Last Friday, the VDM website's home page displayed the hacker's message.

Vhembe’s website hacked

 

By Tshifhiwa Mukwevho and Anton van Zyl

As if the embattled Vhembe District Municipality does not have enough problems, the municipality’s website has become the target of hackers. Last Friday, the site was unavailable for part of the morning, with the message “Hacked by Semtex – Kill or be killed” displayed across the screen. The past week, Google’s Chrome browser flagged the site as a possible phishing site.

When the VDM’s spokesperson, Moses Shivambu, was approached for comment, he did not elaborate on the cause of the problems. He said that they were aware of the website issue and were busy fixing the corrupt file. He assured residents that none of their other systems were attached to the website.

The fact that the website is vulnerable means that residents should be careful when accessing forms. Earlier this week, Google’s Chrome browser issued a security warning to users visiting the site. It stated that “Google Safe Browsing recently detected phishing on www.vhembe.gov.za. Phishing sites pretend to be other websites to trick you.”

The hacker or hackers seemingly exploited some security vulnerabilities and infiltrated the VDM’s website, which makes use of a “building” platform called Drupal. Such platforms are very vulnerable to attacks if not updated regularly.

Friday’s hacker seemed to have used a security loophole and replaced the home page with his or her own page, displaying the Semtex message. Semtex is described as “a very pliable, odourless plastic explosive” and is a popular “weapon” in several computer games, where it forms part of the player’s armour. It may have been a subtle message to tell the site owners that the hacker has planted a “bomb” on the site which could “explode” at any time.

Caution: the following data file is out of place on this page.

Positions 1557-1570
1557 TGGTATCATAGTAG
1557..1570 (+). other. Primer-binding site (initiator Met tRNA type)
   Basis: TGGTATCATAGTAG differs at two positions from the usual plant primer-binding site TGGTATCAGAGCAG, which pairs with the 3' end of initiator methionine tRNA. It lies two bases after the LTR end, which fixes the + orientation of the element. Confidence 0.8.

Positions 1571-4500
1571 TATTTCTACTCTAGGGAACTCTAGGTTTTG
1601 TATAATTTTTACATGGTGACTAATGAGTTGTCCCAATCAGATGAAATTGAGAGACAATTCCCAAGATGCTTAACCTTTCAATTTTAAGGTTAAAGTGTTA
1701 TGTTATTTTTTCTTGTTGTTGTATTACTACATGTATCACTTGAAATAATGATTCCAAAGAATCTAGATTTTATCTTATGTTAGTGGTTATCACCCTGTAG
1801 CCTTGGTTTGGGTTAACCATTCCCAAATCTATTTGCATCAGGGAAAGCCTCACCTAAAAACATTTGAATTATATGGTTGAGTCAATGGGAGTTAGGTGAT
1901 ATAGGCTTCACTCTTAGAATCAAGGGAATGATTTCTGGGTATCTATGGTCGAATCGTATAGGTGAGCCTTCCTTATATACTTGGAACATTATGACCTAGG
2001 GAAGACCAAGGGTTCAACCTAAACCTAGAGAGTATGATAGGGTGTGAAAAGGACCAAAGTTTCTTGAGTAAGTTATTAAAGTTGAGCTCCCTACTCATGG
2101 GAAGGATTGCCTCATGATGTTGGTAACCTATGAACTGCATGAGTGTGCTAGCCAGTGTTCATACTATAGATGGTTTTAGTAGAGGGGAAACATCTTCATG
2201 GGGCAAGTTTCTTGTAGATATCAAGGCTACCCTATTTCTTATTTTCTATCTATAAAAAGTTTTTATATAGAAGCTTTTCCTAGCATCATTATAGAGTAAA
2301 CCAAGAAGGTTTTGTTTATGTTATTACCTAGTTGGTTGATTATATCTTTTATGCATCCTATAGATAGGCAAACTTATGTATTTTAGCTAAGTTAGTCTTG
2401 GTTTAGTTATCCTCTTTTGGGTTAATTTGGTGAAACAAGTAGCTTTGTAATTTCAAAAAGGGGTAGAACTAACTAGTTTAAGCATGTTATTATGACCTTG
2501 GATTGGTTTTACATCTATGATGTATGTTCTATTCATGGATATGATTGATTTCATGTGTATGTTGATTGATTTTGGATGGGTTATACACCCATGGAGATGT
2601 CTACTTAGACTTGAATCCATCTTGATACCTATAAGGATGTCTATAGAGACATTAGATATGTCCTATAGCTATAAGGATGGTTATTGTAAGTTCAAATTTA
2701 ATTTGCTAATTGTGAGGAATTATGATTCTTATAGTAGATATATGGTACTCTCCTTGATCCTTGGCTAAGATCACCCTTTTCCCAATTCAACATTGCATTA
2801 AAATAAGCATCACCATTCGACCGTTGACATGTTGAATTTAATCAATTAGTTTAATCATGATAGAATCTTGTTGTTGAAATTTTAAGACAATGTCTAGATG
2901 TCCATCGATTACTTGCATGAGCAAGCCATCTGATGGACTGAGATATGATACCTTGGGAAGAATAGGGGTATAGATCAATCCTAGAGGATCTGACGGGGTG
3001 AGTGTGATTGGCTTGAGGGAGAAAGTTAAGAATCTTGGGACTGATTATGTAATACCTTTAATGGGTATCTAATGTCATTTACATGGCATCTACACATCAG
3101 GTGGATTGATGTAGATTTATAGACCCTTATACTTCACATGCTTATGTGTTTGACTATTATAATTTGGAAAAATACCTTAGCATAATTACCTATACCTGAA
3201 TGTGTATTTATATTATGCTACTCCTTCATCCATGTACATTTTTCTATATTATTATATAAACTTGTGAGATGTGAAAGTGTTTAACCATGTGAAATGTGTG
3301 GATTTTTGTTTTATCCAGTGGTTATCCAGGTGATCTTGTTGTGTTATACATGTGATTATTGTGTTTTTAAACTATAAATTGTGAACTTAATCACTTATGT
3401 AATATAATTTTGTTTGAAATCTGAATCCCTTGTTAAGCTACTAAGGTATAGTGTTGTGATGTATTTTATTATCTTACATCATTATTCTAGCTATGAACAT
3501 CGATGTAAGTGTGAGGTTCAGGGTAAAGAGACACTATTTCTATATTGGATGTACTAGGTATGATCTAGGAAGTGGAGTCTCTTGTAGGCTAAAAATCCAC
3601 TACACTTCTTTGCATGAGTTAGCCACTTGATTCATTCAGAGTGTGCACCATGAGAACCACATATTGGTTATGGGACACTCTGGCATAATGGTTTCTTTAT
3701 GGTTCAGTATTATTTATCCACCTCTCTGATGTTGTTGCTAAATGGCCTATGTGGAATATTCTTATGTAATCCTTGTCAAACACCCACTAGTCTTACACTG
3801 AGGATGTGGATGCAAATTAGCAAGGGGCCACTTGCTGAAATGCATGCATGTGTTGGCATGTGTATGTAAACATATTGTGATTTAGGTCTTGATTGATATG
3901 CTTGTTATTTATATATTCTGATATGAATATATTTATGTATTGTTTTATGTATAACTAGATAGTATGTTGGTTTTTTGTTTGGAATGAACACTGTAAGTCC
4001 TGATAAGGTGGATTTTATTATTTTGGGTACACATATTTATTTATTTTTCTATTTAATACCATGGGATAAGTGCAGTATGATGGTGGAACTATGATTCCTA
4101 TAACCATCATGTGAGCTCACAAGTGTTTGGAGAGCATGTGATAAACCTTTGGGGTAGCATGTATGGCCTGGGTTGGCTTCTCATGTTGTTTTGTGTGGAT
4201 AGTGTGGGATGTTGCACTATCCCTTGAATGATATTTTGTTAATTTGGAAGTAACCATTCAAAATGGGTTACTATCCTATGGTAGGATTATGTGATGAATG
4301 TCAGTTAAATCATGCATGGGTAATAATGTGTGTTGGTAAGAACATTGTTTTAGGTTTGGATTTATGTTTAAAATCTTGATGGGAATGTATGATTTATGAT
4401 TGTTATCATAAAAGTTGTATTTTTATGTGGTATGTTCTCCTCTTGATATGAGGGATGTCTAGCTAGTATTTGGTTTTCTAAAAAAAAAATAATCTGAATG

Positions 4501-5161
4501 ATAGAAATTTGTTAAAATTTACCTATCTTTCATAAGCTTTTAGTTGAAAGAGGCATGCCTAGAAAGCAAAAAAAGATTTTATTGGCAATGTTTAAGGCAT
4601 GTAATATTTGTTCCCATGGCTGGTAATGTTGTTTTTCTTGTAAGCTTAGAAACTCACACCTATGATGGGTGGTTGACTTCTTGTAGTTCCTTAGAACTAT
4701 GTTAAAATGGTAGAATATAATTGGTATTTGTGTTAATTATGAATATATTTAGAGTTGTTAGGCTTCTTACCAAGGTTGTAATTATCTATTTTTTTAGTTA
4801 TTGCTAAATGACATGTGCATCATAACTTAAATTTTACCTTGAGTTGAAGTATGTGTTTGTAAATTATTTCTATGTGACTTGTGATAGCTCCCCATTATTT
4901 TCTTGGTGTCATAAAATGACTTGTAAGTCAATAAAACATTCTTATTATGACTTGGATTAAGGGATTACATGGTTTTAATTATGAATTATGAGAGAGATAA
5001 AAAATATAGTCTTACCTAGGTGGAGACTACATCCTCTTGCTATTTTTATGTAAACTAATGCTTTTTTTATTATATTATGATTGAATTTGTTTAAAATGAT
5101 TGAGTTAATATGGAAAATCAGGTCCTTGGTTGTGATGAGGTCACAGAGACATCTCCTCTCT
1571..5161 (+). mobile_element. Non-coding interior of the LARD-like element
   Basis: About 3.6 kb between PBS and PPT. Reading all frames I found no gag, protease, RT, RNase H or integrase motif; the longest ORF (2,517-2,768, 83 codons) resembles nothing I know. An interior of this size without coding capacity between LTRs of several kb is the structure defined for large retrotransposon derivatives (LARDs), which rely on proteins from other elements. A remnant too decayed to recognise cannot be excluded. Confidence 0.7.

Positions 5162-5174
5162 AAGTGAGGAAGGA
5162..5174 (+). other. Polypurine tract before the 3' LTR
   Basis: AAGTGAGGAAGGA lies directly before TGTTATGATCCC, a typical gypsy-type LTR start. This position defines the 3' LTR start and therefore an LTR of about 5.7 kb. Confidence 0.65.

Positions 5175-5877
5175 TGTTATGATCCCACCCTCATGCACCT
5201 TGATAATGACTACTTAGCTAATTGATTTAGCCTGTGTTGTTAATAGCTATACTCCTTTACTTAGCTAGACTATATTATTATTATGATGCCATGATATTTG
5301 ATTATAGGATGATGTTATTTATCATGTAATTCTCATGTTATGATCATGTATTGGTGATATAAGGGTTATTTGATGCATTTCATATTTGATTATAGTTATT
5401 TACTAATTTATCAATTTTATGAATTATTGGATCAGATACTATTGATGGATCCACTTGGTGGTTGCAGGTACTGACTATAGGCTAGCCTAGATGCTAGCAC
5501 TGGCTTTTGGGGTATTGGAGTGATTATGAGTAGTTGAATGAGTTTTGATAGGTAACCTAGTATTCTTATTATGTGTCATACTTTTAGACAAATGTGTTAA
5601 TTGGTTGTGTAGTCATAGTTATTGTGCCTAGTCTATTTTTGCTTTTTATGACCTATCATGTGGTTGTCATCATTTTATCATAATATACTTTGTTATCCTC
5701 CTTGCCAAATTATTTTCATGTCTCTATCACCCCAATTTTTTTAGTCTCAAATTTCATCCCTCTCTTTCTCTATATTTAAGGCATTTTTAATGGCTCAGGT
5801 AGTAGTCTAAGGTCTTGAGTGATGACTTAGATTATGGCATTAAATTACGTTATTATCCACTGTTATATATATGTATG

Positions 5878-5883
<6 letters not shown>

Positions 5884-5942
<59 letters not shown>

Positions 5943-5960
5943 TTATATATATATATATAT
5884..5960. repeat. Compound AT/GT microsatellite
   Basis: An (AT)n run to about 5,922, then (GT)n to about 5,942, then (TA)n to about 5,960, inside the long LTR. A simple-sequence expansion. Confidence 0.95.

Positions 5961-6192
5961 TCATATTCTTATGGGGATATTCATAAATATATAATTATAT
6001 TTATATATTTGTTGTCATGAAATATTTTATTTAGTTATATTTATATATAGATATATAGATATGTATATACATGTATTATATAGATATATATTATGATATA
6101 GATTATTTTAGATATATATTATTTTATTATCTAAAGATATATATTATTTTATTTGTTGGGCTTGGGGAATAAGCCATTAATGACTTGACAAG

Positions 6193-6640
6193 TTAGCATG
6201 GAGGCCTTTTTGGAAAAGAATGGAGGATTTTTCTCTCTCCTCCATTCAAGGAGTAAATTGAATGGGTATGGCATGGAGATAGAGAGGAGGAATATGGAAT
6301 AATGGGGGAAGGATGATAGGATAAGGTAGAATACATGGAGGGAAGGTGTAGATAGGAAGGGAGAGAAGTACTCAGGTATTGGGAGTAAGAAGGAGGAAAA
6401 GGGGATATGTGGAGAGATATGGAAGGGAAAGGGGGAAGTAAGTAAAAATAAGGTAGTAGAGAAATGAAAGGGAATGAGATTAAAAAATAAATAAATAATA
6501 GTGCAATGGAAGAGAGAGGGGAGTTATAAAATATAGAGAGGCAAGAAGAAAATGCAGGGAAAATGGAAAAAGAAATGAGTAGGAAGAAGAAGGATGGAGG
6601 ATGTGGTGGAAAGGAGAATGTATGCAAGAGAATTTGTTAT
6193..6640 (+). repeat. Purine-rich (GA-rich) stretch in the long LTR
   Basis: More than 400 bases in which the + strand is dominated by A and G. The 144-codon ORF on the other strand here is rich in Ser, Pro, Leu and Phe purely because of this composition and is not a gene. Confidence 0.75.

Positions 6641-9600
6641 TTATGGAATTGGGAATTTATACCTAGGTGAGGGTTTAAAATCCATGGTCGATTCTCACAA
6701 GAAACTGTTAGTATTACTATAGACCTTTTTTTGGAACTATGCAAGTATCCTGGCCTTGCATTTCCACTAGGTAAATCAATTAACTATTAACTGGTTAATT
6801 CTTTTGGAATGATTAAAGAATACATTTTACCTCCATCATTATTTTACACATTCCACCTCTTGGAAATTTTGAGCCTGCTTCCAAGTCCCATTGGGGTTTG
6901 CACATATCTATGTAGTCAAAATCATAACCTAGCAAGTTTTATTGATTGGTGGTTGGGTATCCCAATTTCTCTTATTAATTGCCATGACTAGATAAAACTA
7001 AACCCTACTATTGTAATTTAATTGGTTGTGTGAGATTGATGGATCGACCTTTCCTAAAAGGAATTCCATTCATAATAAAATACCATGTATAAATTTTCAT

Whereas the “Semtex” hacker might only have been messing around with the site, the phishing attacks can be more dangerous. Hackers try and trick the website visitors into supplying them with personal details, such as names, ID numbers and addresses. In certain phishing incidents, the scammers try and trick people into supplying banking details as well.

On Wednesday the VDM’s website still displayed the warning, mostly because Google had added the site to its list of “unsafe” sites.

The Limpopo Mirror contacted a few website experts, asking them to have a look at the site. The general consensus was that the security issues had been addressed, but visitors to the site were warned to be extra careful and to always double-check the address at the top of the browser. This is necessary to ensure that the site you are on is in fact the correct one and not a suspicious-looking address.

 

Earlier this week, Google's Chrome browser displayed a warning.

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Date:23 March 2019 - By: Tshifhiwa Mukwevho

Tshifhiwa Mukwevho

Tshifhiwa Given Mukwevho was born in 1984 in Madombidzha village, not far from Louis Trichardt in the Limpopo Province. After submitting articles for roughly a year for Limpopo Mirror's youth supplement, Makoya, he started writing for the main newspaper. He is a prolific writer who published his first book, titled A Traumatic Revenge in 2011. It focusses on life on the street and how to survive amidst poverty. His second book titled The Violent Gestures of Life was published in 2014.

Email: givenmukwevho@yahoo.com

 

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